Soon afterward, Hinson acknowledged that he was homosexual and became an activist for gay rights. He later helped to organize the lobbying group "Virginians for Justice" and fought against the ban on gays in the military. He also was a founding member of the Fairfax Lesbian and Gay Citizens Association in Fairfax County, Virginia. He never returned to Mississippi but lived in the Washington area, first in Alexandria, Virginia, and then Silver Spring, Maryland.
Hinson died of respiratory failure resulting from AIDS in Silver Spring, Maryland, at the age of fifty-three.
Hinson's body was cremated. The ashes were buried in his native Tylertown, Mississippi, after a private service. By then divorced from his wife Cynthia, Hinson was survived by a brother, Robert Hinson of Gulfport, Mississippi.
- "The 1977 Cinema Follies Fire and the Political Scandal It Caused". https://www.datalounge.com/thread/7996650-a-look-back-at-the-tragic-cinema-follies-fire-of-1977-and-the-political-scandal-it-caused.
- Associated Press Archived 2007-09-29 at the Wayback Machine.
- "Rep. Hinson of Mississippi Arrested in the Capital on a Morals Charge". 1981-02-05. https://www.nytimes.com/1981/02/05/us/rep-hinson-of-mississippi-arrested-in-the-capital-on-a-morals-charge.html. Retrieved 2013-12-05.
- AP (1981-02-06). "Hinson Pleads Not Guilty To a Reduced Charge". https://www.nytimes.com/1981/02/06/us/around-the-nation-hinson-pleads-not-guilty-to-a-reduced-charge.html. Retrieved 2013-12-05.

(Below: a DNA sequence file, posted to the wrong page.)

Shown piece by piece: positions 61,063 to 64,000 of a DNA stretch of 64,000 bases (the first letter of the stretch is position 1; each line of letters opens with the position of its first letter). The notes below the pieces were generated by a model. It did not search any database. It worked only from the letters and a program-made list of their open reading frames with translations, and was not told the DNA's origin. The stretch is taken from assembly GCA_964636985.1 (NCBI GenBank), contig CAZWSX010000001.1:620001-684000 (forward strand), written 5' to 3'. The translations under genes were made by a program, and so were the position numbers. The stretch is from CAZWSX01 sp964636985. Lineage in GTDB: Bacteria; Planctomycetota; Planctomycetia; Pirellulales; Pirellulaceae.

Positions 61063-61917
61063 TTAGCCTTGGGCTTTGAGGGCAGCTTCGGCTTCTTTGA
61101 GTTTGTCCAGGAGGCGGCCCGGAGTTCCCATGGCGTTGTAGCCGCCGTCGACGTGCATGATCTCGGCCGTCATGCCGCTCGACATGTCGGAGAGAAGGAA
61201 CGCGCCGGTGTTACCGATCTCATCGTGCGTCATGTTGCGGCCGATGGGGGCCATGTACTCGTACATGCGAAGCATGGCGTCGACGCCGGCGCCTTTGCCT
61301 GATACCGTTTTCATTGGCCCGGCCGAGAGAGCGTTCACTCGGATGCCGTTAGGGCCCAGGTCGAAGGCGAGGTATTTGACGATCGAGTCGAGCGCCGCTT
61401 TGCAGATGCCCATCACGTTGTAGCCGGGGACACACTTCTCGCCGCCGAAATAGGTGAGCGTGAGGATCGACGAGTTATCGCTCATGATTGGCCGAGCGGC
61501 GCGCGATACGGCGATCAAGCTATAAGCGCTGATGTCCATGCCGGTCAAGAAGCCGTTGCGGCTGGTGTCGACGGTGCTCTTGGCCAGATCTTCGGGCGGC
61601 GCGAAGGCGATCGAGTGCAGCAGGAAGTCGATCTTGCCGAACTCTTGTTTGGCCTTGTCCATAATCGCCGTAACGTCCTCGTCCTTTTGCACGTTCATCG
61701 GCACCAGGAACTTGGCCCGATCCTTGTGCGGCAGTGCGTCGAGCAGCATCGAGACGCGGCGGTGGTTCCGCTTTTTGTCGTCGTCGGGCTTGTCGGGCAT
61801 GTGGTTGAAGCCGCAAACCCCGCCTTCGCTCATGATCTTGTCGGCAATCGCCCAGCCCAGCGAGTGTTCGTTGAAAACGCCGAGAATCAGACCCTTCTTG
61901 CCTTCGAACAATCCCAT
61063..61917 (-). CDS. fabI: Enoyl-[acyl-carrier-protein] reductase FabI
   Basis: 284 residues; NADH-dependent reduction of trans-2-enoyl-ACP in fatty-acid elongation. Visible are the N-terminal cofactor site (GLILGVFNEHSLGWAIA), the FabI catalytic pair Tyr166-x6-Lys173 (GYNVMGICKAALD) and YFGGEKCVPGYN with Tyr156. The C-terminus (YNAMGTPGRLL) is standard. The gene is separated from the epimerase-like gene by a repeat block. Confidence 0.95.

- Associated Press (1981-05-29). "Hinson Pleads No Contest To Oral Sodomy Charge". https://www.nytimes.com/1981/05/29/us/around-the-nation-hinson-pleads-no-contest-to-oral-sodomy-charge.html. Retrieved 2016-06-15.
- "Jon Hinson, 53, Congressman And Then Gay-Rights Advocate". 26 July 1995. https://www.nytimes.com/1995/07/26/obituaries/jon-hinson-53-congressman-and-then-gay-rights-advocate.html.
- "Hinson, Facing a Morals Charge, Shuns Clamor to Quit Congress," The New York Times, 9 March 1981, A18;
- Associated Press, "Jon Hinson Dies at 53," July 25, 1995;
- Art Harris, "Hinson's Memory Haunts His Mississippi District," Washington Post, 17 June 1981.
|United States House of Representatives|
|Member of the U.S. House of Representatives
from Mississippi's 4th congressional district
|This page uses Creative Commons Licensed content from Wikipedia (view authors).|